Thursday, March 28, 2013

Groundwater Connections - Online

The new web site, which provides information about our community-based groundwater monitoring network in Rocky View County has launched.   The new web site provides information about the research, community outreach and educational material that make our project unique.  Please visit our site at

The research section of the website will provide readers with scientific information related to the Groundwater Connections project.  On this page you will be able to find information on the climate and geology of Rocky View County.  In addition there is an explanation of some basic hydrogeological processes, with the option to download Fact Sheets, which provide further information. 

The Community Connections section is about how the volunteer-based groundwater monitoring network was developed.  This provides community members and other municipalities with the background of the predecessor project located in West Nose Creek and information about the current County wide project.  This provides community members and other municipalities with the background of the predecessor project located in West Nose Creek and information about the current County wide project.

The final section is the educational component of our project, which will include information for both teachers and students. This section provides resources for teachers to bring local groundwater research into their classrooms. On the Education Connections page there are four activities, which are related to the adapted research article located on the Research Connections page.  These resources will be available online for local Grade 8 science teachers to use.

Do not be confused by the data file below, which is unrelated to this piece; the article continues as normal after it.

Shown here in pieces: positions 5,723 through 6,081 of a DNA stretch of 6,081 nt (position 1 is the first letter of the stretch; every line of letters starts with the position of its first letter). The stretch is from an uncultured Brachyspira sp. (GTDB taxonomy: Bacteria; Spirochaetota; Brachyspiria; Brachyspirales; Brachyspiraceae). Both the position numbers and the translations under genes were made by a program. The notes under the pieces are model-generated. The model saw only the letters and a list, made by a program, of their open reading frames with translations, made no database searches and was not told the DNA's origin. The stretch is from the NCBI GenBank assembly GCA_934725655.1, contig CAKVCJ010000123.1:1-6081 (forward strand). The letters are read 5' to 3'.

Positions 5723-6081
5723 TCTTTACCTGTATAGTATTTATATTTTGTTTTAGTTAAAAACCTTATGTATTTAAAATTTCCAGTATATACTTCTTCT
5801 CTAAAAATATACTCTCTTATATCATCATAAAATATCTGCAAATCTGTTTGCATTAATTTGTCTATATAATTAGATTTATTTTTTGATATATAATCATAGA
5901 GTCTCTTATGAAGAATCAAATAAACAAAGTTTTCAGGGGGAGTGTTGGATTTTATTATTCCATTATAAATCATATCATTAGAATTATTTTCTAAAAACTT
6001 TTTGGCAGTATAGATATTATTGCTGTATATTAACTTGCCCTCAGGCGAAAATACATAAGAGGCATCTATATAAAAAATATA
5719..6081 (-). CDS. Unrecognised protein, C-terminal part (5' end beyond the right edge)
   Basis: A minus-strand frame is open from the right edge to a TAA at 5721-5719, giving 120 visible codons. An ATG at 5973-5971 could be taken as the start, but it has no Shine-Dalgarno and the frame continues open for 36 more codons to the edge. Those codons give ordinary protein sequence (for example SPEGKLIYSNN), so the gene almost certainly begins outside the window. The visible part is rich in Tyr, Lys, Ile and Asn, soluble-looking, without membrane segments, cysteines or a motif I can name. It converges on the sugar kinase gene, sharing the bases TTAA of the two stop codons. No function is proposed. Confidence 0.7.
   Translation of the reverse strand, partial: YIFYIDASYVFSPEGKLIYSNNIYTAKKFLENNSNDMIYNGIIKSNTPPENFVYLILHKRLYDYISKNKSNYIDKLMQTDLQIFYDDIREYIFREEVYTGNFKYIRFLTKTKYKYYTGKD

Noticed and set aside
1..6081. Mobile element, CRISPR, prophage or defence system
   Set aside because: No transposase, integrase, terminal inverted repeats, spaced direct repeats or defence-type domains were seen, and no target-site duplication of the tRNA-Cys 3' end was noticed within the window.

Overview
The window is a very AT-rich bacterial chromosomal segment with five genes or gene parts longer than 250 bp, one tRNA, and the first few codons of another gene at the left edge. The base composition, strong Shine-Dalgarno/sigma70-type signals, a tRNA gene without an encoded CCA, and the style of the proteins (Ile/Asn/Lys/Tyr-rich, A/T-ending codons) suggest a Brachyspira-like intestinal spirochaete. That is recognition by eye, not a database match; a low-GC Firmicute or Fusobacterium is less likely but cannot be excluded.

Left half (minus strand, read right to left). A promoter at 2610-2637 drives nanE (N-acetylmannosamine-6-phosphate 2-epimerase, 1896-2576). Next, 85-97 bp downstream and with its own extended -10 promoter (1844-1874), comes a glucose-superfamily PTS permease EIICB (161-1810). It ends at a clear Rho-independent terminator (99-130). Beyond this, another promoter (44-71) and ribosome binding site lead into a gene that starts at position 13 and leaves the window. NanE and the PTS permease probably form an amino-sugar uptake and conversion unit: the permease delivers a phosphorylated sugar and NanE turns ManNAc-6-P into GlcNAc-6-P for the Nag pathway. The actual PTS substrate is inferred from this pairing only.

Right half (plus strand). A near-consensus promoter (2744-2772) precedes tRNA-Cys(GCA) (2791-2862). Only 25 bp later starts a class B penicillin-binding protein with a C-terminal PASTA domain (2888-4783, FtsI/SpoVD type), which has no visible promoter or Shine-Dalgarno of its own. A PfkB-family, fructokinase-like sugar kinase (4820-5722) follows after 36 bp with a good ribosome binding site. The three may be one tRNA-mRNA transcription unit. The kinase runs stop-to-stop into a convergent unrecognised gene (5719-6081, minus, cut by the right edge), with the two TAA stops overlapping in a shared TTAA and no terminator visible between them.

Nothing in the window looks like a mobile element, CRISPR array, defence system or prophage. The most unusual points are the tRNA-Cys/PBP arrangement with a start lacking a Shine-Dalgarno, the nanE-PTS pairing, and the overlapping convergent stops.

If you are interested in learning more about hydrogeology, community groundwater projects or the application for Grade 8 science classes, I would encourage you to visit our website!

Friday, March 22, 2013

Field Day

Although I spend most of my time in an office, every so often I get to head outside and help the field technician collect data for our prairie research project.  Last Wednesday was one of those days; and I could not have asked for a nicer day to be working in the prairies.  The temperature soared to +14oC, the sun was shining and aside from it being rather windy; it was the perfect day for measuring snow and preparing for the spring melt.  It might have been a work day, but we don’t’ take ourselves too seriously.  Our team definitely knows how to appreciate the first warm days of spring while working outside.  

What a beautiful day to be working outdoors!
Our research has found that throughout Rocky View County an important process in groundwater recharge is depression-focused recharge.  Depression-focused recharge occurs when the snow melts and water accumulates in the low-lying areas of a field until the water infiltrates into the ground as it thaws.  Since this process is important in groundwater recharge, our field team measures the amount of snow throughout the winter and then in spring we begin to measure the water level in the depressions.  Last Wednesday, we completed four snow survey transects, which provide us with information about the distribution of snow before the warmer weather arrives.  This information is used to understand the amount of snow in our prairie study sites each year.  The prairie sites have different crop cover, which allows us to observe the differences in snow depth and run off.  At one of our crop sites there was not much snow left on the ground, particularly in the low-lying areas.  This lack of snow allowed us to start measuring the amount of water already collecting in the depressions (see the picture below).